Two enlisted men dressed in Army camouflage fatigues were arrested by Prince George's County police early yesterday after allegedly setting off two explosive devices and planting four others near an old farmhouse to be used for a Halloween horror show dubbed "Blood Manor" later this month.

Sp. 4 John G. Freeman, 22, of Harrisburg, Pa., and Pfc. Corridan Butler, 19, of Barstow, Calif., were charged with the manufacture, possession and intent to detonate explosives. Both were members of the Army ceremonial guard at Fort McNair in Southwest Washington.

The two, residents in the Oxon Hill area, told police they planted the explosives as a prank, to go off during one of the evening shows. Their "prank" could have destroyed the house and anyone in it, according to Capt. James Mundy of the county fire department.

Freeman and Butler are being held on $100,000 bond at the Prince George's County Detention Center.

They were arrested shortly after midnight when a security guard called police after he heard what he thought were two gunshots near the approximately 300-year-old structure at 3501 Steed Rd.

"I called my boss, then I called the police," said John M. Lubic, a community volunteer for the Maryland Cooperative Arts Forum, which operates the house. "The police came and we rode around the grounds, but didn't see anyone."

Lubic said one police officer, who had seen a man skulking along Steed Road, returned to the road and arrested the man, who was hiding in the bushes. The second man was arrested on the grounds of the house, Lubic said.

Both Freeman and Butler were wearing camouflage uniforms and combat boots, and had their faces blackened, Mundy said.

By the time the arrests had been made, more police cars had arrived, along with a bomb squad truck, two fire trucks, and an ambulance. Officials erected huge spotlights on a field in front of the house. Fire officials set up a campfire and prepared to stay overnight.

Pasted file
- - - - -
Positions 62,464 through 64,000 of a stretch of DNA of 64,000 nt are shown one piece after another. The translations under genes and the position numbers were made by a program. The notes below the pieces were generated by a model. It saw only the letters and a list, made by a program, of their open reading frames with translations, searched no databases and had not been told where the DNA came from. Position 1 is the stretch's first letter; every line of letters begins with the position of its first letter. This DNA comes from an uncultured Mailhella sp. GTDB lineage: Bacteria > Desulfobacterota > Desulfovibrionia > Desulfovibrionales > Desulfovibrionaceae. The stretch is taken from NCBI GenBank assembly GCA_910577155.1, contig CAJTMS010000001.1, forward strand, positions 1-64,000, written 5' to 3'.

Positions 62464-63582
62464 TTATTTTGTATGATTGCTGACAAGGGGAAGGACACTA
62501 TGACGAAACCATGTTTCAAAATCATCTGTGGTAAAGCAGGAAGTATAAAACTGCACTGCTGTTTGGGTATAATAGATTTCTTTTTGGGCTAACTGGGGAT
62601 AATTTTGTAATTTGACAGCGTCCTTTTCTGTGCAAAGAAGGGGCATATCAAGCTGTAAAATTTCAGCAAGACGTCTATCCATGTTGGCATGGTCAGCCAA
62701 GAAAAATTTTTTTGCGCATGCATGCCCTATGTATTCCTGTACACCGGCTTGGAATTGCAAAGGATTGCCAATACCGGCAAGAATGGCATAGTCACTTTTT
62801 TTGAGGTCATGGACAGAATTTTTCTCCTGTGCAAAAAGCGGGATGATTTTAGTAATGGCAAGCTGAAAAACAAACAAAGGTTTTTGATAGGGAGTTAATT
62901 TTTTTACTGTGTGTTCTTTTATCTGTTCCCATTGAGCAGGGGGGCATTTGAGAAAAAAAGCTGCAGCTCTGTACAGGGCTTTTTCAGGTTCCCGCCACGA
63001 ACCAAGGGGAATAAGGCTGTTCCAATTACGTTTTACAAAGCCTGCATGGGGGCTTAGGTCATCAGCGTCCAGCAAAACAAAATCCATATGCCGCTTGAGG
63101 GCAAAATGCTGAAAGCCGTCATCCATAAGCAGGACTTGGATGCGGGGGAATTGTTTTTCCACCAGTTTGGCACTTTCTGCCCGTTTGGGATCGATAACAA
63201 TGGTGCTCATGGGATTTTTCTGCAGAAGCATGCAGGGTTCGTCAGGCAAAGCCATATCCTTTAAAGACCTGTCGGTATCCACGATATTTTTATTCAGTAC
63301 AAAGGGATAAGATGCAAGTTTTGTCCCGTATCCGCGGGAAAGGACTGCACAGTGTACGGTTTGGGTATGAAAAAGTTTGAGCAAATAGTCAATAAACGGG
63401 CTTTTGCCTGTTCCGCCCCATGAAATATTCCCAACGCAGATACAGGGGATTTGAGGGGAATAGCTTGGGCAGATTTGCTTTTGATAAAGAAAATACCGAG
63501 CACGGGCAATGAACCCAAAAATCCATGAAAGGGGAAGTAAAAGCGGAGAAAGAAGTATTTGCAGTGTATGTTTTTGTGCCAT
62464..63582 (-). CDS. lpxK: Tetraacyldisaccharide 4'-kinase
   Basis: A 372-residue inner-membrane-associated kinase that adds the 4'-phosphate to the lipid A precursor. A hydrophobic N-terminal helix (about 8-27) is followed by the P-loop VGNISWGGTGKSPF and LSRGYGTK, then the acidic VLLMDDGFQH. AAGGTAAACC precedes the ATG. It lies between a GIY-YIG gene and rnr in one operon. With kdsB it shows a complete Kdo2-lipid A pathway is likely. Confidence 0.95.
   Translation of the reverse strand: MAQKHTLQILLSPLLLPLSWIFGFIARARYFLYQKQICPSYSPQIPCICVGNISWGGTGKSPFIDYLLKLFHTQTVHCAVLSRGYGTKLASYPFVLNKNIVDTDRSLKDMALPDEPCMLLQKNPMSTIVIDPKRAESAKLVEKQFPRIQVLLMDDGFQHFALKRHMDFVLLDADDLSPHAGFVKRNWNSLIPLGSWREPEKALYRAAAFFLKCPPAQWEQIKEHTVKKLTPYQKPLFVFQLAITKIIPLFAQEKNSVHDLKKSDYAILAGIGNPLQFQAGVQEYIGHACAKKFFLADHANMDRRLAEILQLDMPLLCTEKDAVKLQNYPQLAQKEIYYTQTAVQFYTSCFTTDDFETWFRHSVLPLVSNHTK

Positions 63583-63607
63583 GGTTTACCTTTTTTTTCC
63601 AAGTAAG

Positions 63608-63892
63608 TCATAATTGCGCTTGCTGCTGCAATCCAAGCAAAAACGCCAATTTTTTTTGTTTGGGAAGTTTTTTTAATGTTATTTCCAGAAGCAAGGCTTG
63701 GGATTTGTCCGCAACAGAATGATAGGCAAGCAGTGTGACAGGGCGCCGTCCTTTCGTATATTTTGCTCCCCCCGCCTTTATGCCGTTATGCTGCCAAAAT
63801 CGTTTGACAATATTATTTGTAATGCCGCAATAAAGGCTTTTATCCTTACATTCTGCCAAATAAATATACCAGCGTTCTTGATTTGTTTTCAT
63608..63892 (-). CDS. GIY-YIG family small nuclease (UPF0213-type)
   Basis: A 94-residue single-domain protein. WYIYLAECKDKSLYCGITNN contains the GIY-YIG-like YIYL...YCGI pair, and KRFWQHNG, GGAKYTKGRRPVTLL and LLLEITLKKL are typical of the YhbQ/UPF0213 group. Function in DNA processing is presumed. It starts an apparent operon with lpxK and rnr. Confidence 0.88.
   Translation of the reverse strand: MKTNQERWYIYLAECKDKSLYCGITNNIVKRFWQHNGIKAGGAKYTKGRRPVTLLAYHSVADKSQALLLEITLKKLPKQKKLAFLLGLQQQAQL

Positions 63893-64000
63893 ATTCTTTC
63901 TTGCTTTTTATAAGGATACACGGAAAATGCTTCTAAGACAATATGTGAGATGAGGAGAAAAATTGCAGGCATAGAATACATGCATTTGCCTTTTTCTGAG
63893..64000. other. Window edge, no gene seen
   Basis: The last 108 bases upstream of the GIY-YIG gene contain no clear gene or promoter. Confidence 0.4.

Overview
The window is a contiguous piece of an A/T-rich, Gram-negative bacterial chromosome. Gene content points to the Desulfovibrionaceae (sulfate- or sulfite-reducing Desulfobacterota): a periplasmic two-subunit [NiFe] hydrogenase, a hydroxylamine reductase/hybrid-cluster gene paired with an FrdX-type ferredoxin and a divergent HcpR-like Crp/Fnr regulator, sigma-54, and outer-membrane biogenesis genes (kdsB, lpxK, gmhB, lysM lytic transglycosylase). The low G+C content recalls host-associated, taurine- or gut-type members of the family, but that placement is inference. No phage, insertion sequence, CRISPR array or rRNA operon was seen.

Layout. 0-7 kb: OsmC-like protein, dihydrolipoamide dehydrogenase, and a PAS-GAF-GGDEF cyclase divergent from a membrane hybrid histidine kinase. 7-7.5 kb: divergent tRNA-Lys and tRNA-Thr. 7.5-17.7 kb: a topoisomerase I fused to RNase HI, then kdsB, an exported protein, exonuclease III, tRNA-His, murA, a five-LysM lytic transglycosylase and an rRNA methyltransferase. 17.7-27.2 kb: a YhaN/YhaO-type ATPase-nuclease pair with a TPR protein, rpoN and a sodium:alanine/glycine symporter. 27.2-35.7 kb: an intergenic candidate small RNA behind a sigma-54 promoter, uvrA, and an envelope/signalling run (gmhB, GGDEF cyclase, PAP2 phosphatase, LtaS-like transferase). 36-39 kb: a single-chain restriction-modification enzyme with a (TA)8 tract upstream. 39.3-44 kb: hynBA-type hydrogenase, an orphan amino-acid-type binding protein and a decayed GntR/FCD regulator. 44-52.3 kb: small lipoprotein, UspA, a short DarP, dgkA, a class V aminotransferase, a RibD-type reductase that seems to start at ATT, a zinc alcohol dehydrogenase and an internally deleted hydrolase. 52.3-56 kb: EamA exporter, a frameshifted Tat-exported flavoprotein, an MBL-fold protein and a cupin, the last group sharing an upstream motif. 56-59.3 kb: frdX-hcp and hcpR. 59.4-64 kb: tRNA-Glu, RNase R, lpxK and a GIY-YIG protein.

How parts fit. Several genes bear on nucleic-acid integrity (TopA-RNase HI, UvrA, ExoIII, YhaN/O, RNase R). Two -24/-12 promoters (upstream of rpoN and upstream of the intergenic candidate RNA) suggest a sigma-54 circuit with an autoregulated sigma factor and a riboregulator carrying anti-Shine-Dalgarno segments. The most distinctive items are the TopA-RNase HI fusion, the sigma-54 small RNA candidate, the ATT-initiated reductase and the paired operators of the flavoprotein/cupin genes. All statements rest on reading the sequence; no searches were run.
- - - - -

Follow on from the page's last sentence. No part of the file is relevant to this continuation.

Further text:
Investigators later searched the home of one of the two men and found seven more explosive devices assembled with homemade components.

None of the items at the home or on the grounds of the farmhouse appeared to be military equipment, Mundy said.

Although police and fire authorities would not describe the explosive devices, Lubic said one was a baby-food jar filled with black gunpowder. Another device looked like a tin can, and four others, including the two that were detonated, resembled large rifle-shell casings, Lubic said.

One of the men arrested was carrying a walkie-talkie, a small flashlight, a buck knife, a spool of wire, and an assortment of paraphernalia for rigging explosives, according to Lubic.

Freeman, who joined the Army two years ago, and Butler, in the service for a year, are both assigned to A Company of the 3rd Infantry, according to Courtney Welton, an Army public information officer. Their unit is the Commander In Chief Guard, he said, a group that performs in colonial uniforms and serves at military funerals in Arlington Cemetery.

"The unit is basically an outfit of infantry soldiers," Welton said. "They would have had very little, if any, training in the use of explosives." They were off duty Monday, he said.

Although Freeman and Butler face civilian felony charges for which, if convicted, they could get up to life in prison, Welton said the men do not appear to have violated any Army regulations. The Army will take no action pending disposition of the civilian charges, he said.

"Blood Manor" has been an annual Halloween fund-raising event held at dilapidated "haunted" houses around Prince George's County for the past 12 years. It has drawn several hundred people each year, mostly teen-agers, and is being run this year by Charles Hunter, a 25-year-old businessman.

Hunter, who said he has invested more than $10,000 of his own money to restore the 18th century home, which he rents, expects negative publicity from the arrests to complicate his efforts to produce what was to be a month-long nightly horror show.

He has already had difficulty receiving operating permits from county agencies such as the health department, he said.

Hunter, who said he helped produce "Blood Manor" shows for the county Jaycees when he was in high school, said this year he wanted to fulfill a dream of sponsoring his own production.

His plans include 15 individual staging areas in the two-story house, a crew of teen-agers to serve as ghouls and goblins, as well as sound and lighting technicians, stage managers and ticket-takers.

Hunter said he was suppose to run the show from Oct. 1 through Oct. 31, but difficulties in obtaining approval for the show from the county's Historic Preservation Commission forced him to reschedule the opening for Oct. 21.

The commission has now approved the project, he said.